CORDIS - EU research results

Genetic regulation of the end-stage clotting process that leads to thrombotic stroke

Final Report Summary - EUROCLOT (Genetic regulation of the end-stage clotting process that leads to thrombotic stroke)

Thrombotic stroke is a disabling condition, affecting an estimated 650 000 Europeans annually, with considerable mortality and costing over EUR 30 billion per year. Genetic factors account for a substantial component of the incidence and mortality of stroke. There is little effective therapy. The project aimed to identify and validate potentially therapeutically useful genes associated with thrombotic stroke using a novel approach. Stroke is a complex end-point disease involving the interaction of many pathologic processes, such as vessel wall atheroma, hypertension, platelet function and coagulation. The project focused on uncovering the genes that control the end-stage of the coagulation process that leads directly to the production of the thrombus (clot) that causes vascular obstruction and tissue death. Clinical studies indicate that alterations in fibrin structure and / or function create a prothrombotic phenotype, which increases vascular risk. Twin studies have shown a substantial genetic component to levels of activation peptides and the final common pathway of thrombus (fibrin structure / function).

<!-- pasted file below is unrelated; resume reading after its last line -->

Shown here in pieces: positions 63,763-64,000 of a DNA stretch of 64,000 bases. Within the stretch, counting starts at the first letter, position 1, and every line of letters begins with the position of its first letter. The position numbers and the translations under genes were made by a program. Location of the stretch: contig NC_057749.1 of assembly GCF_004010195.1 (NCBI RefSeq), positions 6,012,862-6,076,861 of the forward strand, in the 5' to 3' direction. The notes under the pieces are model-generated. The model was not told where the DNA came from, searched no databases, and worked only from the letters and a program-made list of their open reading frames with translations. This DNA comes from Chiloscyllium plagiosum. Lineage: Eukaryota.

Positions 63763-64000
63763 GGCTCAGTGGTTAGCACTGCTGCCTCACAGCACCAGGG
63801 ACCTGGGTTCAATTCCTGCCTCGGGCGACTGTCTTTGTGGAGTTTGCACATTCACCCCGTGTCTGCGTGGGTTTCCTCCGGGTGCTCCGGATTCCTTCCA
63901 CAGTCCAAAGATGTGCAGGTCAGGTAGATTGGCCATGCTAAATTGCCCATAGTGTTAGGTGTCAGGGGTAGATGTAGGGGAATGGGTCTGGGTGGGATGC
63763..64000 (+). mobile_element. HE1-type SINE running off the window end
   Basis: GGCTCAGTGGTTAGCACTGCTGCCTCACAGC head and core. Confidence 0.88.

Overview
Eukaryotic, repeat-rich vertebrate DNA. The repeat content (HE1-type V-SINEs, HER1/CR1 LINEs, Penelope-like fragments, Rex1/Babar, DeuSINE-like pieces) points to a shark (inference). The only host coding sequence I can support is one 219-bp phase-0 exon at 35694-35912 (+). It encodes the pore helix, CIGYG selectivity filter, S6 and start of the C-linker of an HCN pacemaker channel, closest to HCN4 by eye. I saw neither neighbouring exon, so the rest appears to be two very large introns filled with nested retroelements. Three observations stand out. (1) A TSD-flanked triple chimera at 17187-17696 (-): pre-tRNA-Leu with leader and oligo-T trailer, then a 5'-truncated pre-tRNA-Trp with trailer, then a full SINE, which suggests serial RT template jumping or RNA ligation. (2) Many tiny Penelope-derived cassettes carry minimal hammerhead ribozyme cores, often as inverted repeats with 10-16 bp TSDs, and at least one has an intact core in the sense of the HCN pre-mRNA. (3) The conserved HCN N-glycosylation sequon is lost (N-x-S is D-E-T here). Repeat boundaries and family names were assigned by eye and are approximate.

The aim of EUROCLOT was to identify the major genes involved in variations of the end-stage clotting process and investigate the role of these novel genes (and existing candidate genes) in the pathogenesis of stroke across Europe. EUROCLOT would study stroke intermediate phenotypes in over 3 000 twins from GenomEUtwin project involving 8 countries and 700 subjects from extended families from the GAIT2 (Spain) and EuroHead (Finland) studies. Genes would be validated in 1 000 stroke cases including those from the large European prospective MORGAM study. Cross-European differences in allelic frequencies would be examined along with their relative impacts. Phenotyping would be standardised and harmonised and a European database established.

Progress of the project overall has been satisfactory with all of the deliverables have been met. Gene-environment interactions were explored using linear regression of the replicated loci for variations with the major environmental factors - smoking, BMI and fasting insulin and glucose levels - and no clear significant interactions were found. This study was, however, not sufficiently powered to observe small to moderate gene-environment interactions, given the modest effect sizes of the genetic risk factors found in GWA studies and no major gene-environment interaction was detected.